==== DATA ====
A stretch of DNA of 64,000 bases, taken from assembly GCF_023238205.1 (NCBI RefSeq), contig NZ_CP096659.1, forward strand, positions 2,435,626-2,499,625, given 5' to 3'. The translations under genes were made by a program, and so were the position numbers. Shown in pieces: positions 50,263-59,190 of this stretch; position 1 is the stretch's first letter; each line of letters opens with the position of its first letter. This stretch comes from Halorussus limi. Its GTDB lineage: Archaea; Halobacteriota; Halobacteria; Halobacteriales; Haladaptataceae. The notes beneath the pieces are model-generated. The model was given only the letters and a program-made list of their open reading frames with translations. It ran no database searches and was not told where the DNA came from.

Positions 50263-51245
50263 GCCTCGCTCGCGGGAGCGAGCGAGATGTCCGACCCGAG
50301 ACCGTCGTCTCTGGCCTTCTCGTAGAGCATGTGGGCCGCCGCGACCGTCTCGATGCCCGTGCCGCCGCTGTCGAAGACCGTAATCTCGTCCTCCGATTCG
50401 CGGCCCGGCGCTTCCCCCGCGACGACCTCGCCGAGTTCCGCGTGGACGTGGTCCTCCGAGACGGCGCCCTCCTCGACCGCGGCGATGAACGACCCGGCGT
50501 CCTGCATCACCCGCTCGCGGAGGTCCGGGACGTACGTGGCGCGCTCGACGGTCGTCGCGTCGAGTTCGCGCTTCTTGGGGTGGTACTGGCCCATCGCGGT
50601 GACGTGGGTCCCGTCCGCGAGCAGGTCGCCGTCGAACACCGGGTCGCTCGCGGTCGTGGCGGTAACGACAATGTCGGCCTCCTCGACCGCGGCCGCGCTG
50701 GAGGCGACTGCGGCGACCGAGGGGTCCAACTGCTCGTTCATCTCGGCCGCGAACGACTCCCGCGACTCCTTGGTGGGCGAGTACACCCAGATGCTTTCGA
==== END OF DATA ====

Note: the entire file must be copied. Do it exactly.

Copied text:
A stretch of DNA of 64,000 bases, taken from assembly GCF_023238205.1 (NCBI RefSeq), contig NZ_CP096659.1, forward strand, positions 2,435,626-2,499,625, given 5' to 3'. The translations under genes were made by a program, and so were the position numbers. Shown in pieces: positions 50,263-59,190 of this stretch; position 1 is the stretch's first letter; each line of letters opens with the position of its first letter. This stretch comes from Halorussus limi. Its GTDB lineage: Archaea; Halobacteriota; Halobacteria; Halobacteriales; Haladaptataceae. The notes beneath the pieces are model-generated. The model was given only the letters and a program-made list of their open reading frames with translations. It ran no database searches and was not told where the DNA came from.

Positions 50263-51245
50263 GCCTCGCTCGCGGGAGCGAGCGAGATGTCCGACCCGAG
50301 ACCGTCGTCTCTGGCCTTCTCGTAGAGCATGTGGGCCGCCGCGACCGTCTCGATGCCCGTGCCGCCGCTGTCGAAGACCGTAATCTCGTCCTCCGATTCG
50401 CGGCCCGGCGCTTCCCCCGCGACGACCTCGCCGAGTTCCGCGTGGACGTGGTCCTCCGAGACGGCGCCCTCCTCGACCGCGGCGATGAACGACCCGGCGT
50501 CCTGCATCACCCGCTCGCGGAGGTCCGGGACGTACGTGGCGCGCTCGACGGTCGTCGCGTCGAGTTCGCGCTTCTTGGGGTGGTACTGGCCCATCGCGGT
50601 GACGTGGGTCCCGTCCGCGAGCAGGTCGCCGTCGAACACCGGGTCGCTCGCGGTCGTGGCGGTAACGACAATGTCGGCCTCCTCGACCGCGGCCGCGCTG
50701 GAGGCGACTGCGGCGACCGAGGGGTCCAACTGCTCGTTCATCTCGGCCGCGAACGACTCCCGCGACTCCTTGGTGGGCGAGTACACCCAGATGCTTTCGA